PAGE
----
IPS stands for In-Plane Switching and is an improved version of TFT LCDs. It reproduces color better and provides wider viewing angles by using two transistors for each pixel combined with a more powerful backlight. Consequently, IPS LCDs need more power than other flat display types though generally less than garden variety TFTs.
One also may see the acronym IPS-NEO. This is a proprietary name for a Japan Display Inc. technology claimed to eliminate backlight leakage. It functions basically the same way as other IPS-LCD displays.
OLED stands for Organic Light Emitting Diode. An OLED is an LED characterized by an emissive electroluminescent layer comprised of a thin film of organic material. It emits light when power is applied. The organic layer sits between two electrode layers, one of which must be transparent as in a solar cell.
OLEDs can be used in devices that conventionally are based on liquid crystal cells. In an OLED, a backlight is not required because the cells emit light as in a plasma display, resulting in enhanced dynamics. As opposed to LCD panels, which are back-lit, OLED displays are always off unless the individual pixels are energized. Because the black pixels are off in an OLED display, the contrast ratios are also higher than that available on LCD screens. So OLED displays have much purer blacks and consume less energy when displaying black or darker colors.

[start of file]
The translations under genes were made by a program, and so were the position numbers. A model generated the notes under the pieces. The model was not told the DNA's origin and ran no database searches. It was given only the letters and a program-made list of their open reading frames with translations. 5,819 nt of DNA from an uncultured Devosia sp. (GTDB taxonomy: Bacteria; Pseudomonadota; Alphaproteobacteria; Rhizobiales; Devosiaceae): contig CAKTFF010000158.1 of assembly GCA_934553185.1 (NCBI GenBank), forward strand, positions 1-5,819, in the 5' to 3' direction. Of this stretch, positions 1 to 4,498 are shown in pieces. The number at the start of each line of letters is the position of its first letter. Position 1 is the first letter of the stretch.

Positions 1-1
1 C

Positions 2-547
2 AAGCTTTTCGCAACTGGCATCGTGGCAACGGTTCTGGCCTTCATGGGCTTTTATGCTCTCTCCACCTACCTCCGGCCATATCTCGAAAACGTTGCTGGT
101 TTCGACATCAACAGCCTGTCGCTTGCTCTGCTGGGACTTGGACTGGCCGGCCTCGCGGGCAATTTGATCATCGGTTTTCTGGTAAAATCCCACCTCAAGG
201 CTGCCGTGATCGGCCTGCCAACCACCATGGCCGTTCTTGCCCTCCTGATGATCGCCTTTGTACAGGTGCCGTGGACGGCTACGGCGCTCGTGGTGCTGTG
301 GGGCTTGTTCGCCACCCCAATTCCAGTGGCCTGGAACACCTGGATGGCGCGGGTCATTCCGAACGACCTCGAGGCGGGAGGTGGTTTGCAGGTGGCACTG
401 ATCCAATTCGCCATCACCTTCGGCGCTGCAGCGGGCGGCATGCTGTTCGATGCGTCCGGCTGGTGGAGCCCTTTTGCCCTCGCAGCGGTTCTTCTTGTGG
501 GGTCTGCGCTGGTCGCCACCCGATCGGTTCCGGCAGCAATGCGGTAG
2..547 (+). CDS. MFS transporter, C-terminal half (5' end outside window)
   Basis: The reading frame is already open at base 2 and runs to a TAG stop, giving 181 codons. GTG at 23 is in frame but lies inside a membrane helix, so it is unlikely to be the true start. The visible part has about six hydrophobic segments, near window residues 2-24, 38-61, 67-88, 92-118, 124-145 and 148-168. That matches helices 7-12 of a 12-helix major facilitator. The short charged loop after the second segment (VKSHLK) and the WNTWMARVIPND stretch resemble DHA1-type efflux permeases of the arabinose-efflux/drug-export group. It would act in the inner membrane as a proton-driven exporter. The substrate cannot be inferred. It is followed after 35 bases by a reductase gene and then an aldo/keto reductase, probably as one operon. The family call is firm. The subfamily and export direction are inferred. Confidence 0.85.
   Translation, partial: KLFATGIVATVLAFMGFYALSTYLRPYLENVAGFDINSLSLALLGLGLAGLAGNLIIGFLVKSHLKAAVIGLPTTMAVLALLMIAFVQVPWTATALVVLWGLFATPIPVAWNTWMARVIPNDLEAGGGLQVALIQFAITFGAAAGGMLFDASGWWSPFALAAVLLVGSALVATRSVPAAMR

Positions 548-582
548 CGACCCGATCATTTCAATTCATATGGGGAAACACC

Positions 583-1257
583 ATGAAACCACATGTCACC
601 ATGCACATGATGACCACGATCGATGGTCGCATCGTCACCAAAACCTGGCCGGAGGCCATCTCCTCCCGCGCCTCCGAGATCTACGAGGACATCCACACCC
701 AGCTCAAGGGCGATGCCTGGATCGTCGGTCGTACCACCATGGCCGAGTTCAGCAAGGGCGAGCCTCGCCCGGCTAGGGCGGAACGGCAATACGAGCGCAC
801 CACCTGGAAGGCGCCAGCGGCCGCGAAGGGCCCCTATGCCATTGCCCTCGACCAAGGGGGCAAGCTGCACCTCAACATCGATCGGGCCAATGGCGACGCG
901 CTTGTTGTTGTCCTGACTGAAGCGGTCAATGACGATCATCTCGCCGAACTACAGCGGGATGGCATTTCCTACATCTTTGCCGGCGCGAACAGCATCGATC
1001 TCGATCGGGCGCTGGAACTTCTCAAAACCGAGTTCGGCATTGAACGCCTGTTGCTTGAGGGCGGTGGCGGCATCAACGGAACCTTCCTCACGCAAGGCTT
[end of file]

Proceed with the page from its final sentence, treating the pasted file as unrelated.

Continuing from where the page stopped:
AMOLED stands for Active Matrix Organic Light-Emitting Diode. The reproduction of lighter colors on AMOLED screens uses considerably more power than doing so on an LCD. AMOLED displays have a fast refresh rate but don’t have quite as much visibility in direct sunlight as backlit LCDs. Screen burn-in and diode degradation are other factors sometimes mentioned. But AMOLED screens can be thinner than LCDs because they need no separate backlighting and they can also be made flexible.